The internet has become one of the primary means by which businesses can connect with their customers; but when creating or updating your website, the law of copyright should always be a primary consideration if you want to avoid the risk of unexpected liability.
Photographs, for example, can very easily be searched and viewed online. However by law, the exclusive right to reproduce an image resides with the owner of the copyright in the image (usually the photographer or their employer). “Reproduction” includes making a digital copy of the image, and so by copying an image found on the internet and using it on your website without any authorisation, you are very likely to be in breach of the owner’s copyright.
The right to reproduce images is often licensed for a fee. In the prevailing system, the copyright holder submits their images to a “stock image supplier” or “copyright agency”, who act on their behalf in licensing the images for use, collecting the fees and remitting them back to the respective owner.
But if a stock image supplier finds that you have been using “their” images without a proper licence, they can also enforce the copyright holder’s rights against you, including the ability to recover any revenue lost as a result of your conduct. As was emphatically demonstrated in the recent Dallas Buyers case, copyright enforcement is a very real risk.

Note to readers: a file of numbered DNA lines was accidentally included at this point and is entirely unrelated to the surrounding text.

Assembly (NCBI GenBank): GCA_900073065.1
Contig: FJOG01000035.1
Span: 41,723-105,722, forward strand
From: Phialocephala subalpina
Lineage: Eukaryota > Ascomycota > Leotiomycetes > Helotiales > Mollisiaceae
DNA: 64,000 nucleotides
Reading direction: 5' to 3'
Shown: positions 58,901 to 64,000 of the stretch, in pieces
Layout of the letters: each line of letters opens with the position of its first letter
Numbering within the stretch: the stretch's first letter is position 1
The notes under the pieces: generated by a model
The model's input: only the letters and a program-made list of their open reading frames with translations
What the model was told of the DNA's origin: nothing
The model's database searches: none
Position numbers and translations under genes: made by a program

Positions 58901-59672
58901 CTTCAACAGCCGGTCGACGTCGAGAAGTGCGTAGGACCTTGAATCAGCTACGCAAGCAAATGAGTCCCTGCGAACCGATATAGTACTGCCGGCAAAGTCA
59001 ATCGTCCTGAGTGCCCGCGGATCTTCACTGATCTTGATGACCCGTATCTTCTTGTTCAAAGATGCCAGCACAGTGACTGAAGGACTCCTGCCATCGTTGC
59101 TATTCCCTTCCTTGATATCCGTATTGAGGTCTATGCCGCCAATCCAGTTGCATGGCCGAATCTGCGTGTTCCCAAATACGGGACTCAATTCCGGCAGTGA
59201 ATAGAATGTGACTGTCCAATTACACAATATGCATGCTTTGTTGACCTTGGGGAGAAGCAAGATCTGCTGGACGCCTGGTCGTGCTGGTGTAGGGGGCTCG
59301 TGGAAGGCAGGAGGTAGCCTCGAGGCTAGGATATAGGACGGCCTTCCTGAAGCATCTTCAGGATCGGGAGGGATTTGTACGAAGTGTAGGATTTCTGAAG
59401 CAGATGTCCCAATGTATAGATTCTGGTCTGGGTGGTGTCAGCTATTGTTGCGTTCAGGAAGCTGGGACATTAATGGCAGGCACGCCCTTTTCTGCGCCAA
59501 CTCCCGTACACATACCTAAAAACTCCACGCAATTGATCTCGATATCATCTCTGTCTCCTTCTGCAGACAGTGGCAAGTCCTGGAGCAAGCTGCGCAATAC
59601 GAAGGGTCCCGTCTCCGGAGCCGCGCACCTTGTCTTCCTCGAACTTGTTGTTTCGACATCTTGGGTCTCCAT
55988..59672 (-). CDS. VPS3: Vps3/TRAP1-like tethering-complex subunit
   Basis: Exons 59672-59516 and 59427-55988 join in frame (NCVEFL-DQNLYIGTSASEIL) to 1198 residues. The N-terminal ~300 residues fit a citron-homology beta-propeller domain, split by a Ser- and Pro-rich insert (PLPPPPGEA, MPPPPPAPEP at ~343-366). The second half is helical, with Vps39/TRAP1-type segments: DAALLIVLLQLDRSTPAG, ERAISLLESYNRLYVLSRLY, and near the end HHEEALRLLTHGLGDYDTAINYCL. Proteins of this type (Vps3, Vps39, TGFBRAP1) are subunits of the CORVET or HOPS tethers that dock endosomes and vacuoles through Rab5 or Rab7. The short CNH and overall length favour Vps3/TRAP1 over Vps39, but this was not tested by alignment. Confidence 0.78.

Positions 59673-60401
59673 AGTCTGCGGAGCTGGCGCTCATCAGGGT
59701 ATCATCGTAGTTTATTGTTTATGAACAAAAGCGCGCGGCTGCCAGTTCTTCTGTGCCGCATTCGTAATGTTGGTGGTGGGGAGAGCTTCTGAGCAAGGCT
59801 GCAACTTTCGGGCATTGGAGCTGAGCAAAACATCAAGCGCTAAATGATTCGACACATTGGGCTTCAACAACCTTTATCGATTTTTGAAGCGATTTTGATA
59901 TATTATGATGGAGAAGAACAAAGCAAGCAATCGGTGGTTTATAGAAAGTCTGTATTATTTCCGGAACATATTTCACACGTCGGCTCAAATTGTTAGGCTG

That case also raised awareness in Australia of a method of copyright enforcement employed by film studios overseas known as “speculative invoicing”, which involves sending threatening letters to the person allegedly in breach, asserting that they are liable for a significant amount, but offering to settle for a much smaller amount.
In Australia, stock image suppliers are now following suit, with the amounts they “invoice” tending to be inflated multiples of the licence fee that would ordinarily have been payable. Ignorance of the existence of copyright is no defence and the sums claimed are not insignificant, especially if it is a cost that otherwise would have been avoided by taking your own photograph, or not using an image at all.
If you have received such an “invoice”, there may be bases on which you can dispute the sum or a defence available under the Copyright Act 1968 (Cth); but the best way to avoid the situation entirely is to take down any potentially infringing content or ensure that you always have the appropriate licences in place.